I started to laugh, but remembered how we got on this topic in the first place.
“So, you don’t have any problem with it? With me?”
She gave me a look that can only be described as dumbfounded. “We’ve been friends since we were wearing Velcro shoes, and you think I’ve got a problem with you?”
“Never mind. I’m an idiot.”
“You are, but I still don’t have a problem with you.” She said. “Now, you want to tell me why you think you’re gay?”
“Well, like…I’ve never had a girlfriend. Never really wanted one. Still don’t want one.”
“That doesn’t mean you’re gay. You might just be a what-do-you-call-it…late bloomer? I mean, you are pretty short, and your voice is still kind of high. I don’t know anything else about your, uh, development, and I don’t really want to, but…you know. Maybe it just hasn’t kicked in yet.”
“Uh…maybe.” I could feel myself blushing a bit. “But I think it kicked last night. In the other direction.”
“Okay, I’m going to get off of this kicking analogy, because I’m not sure exactly where it’s going. What happened?”
I took a deep breath. “I met this guy.”
“Anyone I know?”
“Maybe. So I can’t tell you who it is.”
“I think I like him. In a way-too-much-to-be-straight kind of way. But I don’t know if that’s enough to make me gay.”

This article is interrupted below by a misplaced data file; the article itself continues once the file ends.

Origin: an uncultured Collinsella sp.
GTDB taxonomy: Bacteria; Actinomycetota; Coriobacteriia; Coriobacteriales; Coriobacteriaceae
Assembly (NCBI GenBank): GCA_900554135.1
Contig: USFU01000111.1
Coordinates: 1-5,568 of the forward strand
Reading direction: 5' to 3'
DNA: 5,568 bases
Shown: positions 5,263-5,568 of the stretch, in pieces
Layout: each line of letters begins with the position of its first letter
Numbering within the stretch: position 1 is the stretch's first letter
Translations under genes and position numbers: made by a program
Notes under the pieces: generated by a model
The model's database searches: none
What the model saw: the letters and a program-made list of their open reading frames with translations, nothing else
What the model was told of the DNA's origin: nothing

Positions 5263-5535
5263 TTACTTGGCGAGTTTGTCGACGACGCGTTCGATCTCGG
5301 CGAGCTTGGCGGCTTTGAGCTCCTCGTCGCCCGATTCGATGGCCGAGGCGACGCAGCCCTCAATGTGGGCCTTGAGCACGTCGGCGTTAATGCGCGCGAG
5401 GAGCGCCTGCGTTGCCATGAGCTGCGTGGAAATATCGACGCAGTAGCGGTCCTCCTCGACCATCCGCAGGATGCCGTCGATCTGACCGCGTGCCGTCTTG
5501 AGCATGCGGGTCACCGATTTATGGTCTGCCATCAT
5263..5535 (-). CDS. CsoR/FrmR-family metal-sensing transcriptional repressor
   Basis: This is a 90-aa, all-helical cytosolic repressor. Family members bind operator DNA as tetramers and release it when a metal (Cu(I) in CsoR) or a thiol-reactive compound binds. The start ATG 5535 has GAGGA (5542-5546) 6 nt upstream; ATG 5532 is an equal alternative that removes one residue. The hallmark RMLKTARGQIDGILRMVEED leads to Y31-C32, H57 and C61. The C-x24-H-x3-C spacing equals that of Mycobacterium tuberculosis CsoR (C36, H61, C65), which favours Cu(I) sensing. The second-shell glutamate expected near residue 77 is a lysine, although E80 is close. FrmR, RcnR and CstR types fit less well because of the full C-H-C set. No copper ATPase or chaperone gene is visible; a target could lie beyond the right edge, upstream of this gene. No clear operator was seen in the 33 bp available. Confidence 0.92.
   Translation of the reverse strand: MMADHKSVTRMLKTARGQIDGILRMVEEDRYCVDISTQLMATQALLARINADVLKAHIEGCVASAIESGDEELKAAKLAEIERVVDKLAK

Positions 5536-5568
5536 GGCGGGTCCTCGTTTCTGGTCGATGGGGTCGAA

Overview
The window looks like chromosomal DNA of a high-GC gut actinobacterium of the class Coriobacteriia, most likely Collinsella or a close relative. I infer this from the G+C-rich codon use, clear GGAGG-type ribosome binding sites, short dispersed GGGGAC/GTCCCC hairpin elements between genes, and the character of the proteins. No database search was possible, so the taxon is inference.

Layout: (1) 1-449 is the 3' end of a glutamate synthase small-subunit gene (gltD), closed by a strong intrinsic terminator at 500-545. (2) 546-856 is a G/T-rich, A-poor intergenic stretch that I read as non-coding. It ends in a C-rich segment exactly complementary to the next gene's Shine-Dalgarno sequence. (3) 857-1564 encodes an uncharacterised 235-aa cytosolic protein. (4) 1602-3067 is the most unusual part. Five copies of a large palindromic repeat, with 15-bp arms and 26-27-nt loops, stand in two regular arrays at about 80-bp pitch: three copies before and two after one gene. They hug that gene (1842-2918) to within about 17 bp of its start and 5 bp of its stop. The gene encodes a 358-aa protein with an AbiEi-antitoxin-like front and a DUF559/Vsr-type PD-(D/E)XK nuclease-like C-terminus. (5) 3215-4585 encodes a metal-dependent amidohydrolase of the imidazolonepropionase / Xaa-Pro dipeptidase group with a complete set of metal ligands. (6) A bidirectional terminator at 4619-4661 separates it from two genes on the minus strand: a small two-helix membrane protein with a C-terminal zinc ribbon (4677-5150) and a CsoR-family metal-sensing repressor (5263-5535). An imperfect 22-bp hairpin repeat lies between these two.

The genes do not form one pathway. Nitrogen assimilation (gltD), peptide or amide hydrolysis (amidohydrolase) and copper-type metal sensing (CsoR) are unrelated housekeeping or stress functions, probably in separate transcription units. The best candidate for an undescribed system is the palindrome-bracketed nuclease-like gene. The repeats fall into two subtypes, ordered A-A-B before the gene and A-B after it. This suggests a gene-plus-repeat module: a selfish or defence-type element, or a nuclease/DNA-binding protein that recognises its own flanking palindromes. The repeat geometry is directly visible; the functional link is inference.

“Does it matter that much?”
I knew what she was getting at. Labels don’t matter, people matter, you are who you are, et cetera. It’s pretty much exactly what she told me when I went through an earlier identity crisis, when I wasn’t sure whether or not I was a geek. But this was bigger than that. People didn’t kill geeks for being geeks. They didn’t outlaw geek marriages. There weren’t any “God Hates Geeks” organizations. At least, not any that I knew about.
“It matters. Maybe not to you, and probably not to my parents or Mark, or even to me that much, but it matters to other people.”
“People that don’t matter.”
“If they can pass laws about me or beat me to death, they matter. That’s why a weasel’s been clawing at my stomach all day.”
“Maybe, but…wait, weasel?”
“Nothing. Anyway, that’s why I’ve been so out of it. And I don’t really feel like talking about it any more. You want to go do something?”
“Mall?” Even though it was half-deserted, it was within walking distance, so that’s where we usually went when we had nothing better to do.
“On a snow day? It’ll be packed.”
“So, while you push your way though the crowds, you won’t have to think too hard about anything.” She stood up. “Which also means I’ll get to have an unthinking pushing machine on my side.”
And so we left, weighted down with coats, and for the rest of the day, The Weasel seemed pretty calm. My guess was that he was either frozen by the walk or too stuffed with mall food to do too much kicking, and either way was fine with me.